By now you hopefully know that more megapixels don’t necessarily make a better camera. For one thing, you can almost double the megapixels of a camera while only gaining about a 40% increase in resolution. For another thing, it takes a lot more than just sheer number of pixels to produce a decent image. Nevertheless, point-and-shoot cameras with ginormous megapixel stats (now topping 12 MP) continue to hit the market. But Ross at Petavoxel says there’s another reason to avoid huge MP point-and-shoot cameras: something called the Airy disk.
At microscopic scales, the wavelike nature of light makes it act in a slightly “squishy” way. Points of light brought to focus by a lens are smeared out by a certain irreducible amount—even if all lens aberrations are perfectly corrected.
Instead of a sharp pinpoint, light is actually focused into a fuzzy bulls-eye pattern. Its bright center is named the Airy disk, after the British scientist who first described it.
The shocking thing few camera-buyers realize is that these fuzzy blobs are often larger than the individual pixels in a digital camera sensor.
Fancy professional cameras have giant pixels, relatively speaking, whereas a point-and-shoot has to shrink its pixels to smaller and smaller sizes as it keeps upping the megapixel value. There comes a point where the diffraction caused by the lens creates an Airy disk that’s much larger than the pixel. Post-processing by the camera can compensate for some problems with tiny pixels, but it can’t create detail that never existed within the camera in the first place.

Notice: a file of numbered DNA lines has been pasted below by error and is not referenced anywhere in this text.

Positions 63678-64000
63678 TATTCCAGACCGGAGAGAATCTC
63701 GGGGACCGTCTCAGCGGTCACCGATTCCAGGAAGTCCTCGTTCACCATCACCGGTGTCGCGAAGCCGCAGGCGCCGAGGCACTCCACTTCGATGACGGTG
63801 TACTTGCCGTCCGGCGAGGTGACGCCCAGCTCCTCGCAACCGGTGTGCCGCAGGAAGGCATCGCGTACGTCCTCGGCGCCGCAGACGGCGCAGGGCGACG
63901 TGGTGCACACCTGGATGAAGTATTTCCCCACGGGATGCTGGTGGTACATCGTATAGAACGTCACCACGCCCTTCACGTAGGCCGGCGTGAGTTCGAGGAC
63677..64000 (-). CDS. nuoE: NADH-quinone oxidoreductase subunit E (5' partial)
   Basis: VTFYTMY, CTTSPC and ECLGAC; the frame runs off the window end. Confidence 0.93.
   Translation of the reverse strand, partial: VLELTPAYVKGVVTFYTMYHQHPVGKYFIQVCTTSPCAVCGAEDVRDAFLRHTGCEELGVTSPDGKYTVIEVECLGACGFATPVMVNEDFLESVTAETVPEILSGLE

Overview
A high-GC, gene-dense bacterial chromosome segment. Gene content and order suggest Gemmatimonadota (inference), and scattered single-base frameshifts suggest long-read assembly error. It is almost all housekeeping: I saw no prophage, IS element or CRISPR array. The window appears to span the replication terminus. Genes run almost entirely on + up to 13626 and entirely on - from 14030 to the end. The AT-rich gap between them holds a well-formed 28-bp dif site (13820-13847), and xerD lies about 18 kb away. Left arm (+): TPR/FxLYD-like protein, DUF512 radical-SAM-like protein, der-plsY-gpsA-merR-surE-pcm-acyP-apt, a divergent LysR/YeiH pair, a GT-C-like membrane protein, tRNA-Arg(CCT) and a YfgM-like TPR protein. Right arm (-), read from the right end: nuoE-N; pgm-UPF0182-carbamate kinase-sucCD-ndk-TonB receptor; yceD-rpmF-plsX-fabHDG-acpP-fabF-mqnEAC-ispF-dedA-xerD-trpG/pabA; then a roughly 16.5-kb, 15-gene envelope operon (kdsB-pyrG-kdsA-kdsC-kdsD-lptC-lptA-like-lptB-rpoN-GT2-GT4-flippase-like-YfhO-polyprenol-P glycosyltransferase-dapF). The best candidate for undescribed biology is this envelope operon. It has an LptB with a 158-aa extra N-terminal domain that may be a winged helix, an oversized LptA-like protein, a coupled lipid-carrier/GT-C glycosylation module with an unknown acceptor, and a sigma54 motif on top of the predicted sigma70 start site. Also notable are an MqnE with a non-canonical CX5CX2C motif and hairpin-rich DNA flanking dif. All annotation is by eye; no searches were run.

Or something like that–you should read Ross’s much more technical and camera-savvy explanation. He demonstrates the problem with a typical outdoor photograph from a point-and-shoot camera.
His suggestion: stick with 6 or 7 MP cameras, because anything larger than that is just giving you “needlessly bloated file sizes.” His other suggestion: don’t buy your camera from a company that keeps lying to you about picture quality.
“The Megapixel Myth”